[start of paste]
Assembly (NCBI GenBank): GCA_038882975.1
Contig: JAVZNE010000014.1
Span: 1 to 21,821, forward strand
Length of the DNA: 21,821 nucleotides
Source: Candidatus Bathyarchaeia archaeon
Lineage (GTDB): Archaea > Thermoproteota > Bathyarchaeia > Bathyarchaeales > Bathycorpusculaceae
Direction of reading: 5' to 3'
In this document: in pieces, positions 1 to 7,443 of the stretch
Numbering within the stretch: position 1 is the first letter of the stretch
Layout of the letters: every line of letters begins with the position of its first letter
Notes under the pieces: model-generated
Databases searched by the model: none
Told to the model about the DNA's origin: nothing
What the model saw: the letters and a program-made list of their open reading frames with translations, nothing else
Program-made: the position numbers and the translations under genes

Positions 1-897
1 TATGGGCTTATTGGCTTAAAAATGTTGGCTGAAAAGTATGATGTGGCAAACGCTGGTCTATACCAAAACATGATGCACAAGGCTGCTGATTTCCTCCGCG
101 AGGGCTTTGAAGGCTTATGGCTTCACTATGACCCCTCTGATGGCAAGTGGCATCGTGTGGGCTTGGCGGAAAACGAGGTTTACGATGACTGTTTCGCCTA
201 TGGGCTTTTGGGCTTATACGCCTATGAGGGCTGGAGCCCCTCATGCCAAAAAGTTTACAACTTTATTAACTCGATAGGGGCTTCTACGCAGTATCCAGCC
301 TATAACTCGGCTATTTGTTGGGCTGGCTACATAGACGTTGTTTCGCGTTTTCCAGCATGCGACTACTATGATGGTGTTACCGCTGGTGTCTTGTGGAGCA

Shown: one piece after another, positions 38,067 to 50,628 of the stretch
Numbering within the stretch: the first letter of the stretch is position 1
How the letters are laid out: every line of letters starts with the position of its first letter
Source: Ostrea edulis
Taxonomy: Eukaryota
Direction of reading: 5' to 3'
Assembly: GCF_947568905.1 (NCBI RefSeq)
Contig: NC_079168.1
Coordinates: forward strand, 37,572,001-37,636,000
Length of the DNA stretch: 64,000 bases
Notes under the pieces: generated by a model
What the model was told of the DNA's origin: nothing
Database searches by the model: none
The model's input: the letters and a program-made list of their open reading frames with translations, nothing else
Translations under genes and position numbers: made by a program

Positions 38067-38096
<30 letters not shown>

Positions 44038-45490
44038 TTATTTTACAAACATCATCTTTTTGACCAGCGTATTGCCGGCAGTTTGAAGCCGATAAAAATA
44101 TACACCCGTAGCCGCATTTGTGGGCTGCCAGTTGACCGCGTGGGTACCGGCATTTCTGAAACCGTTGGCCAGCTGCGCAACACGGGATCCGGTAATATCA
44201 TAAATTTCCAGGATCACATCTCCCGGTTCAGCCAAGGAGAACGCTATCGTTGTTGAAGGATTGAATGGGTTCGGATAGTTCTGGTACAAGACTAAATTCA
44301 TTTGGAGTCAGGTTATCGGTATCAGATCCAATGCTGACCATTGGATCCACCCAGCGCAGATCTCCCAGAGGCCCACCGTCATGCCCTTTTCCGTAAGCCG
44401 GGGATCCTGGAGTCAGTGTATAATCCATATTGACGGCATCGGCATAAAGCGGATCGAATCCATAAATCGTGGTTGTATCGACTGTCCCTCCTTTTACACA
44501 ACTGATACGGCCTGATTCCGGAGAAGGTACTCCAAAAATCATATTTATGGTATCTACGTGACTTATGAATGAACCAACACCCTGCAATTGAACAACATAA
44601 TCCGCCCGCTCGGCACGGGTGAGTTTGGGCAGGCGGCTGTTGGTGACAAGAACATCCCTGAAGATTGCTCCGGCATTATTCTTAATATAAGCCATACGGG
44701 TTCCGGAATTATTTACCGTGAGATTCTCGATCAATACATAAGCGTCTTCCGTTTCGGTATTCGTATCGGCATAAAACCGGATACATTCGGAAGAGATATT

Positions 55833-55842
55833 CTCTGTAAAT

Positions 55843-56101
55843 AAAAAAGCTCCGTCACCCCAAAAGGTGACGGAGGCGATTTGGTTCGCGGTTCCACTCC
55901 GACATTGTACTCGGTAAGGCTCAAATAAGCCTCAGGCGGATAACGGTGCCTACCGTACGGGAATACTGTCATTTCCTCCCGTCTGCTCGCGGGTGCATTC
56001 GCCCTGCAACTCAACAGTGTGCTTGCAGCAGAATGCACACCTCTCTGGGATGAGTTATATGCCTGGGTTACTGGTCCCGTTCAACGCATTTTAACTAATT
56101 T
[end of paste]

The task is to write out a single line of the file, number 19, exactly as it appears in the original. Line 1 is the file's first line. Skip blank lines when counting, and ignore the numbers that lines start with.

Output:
201 TGGGCTTTTGGGCTTATACGCCTATGAGGGCTGGAGCCCCTCATGCCAAAAAGTTTACAACTTTATTAACTCGATAGGGGCTTCTACGCAGTATCCAGCC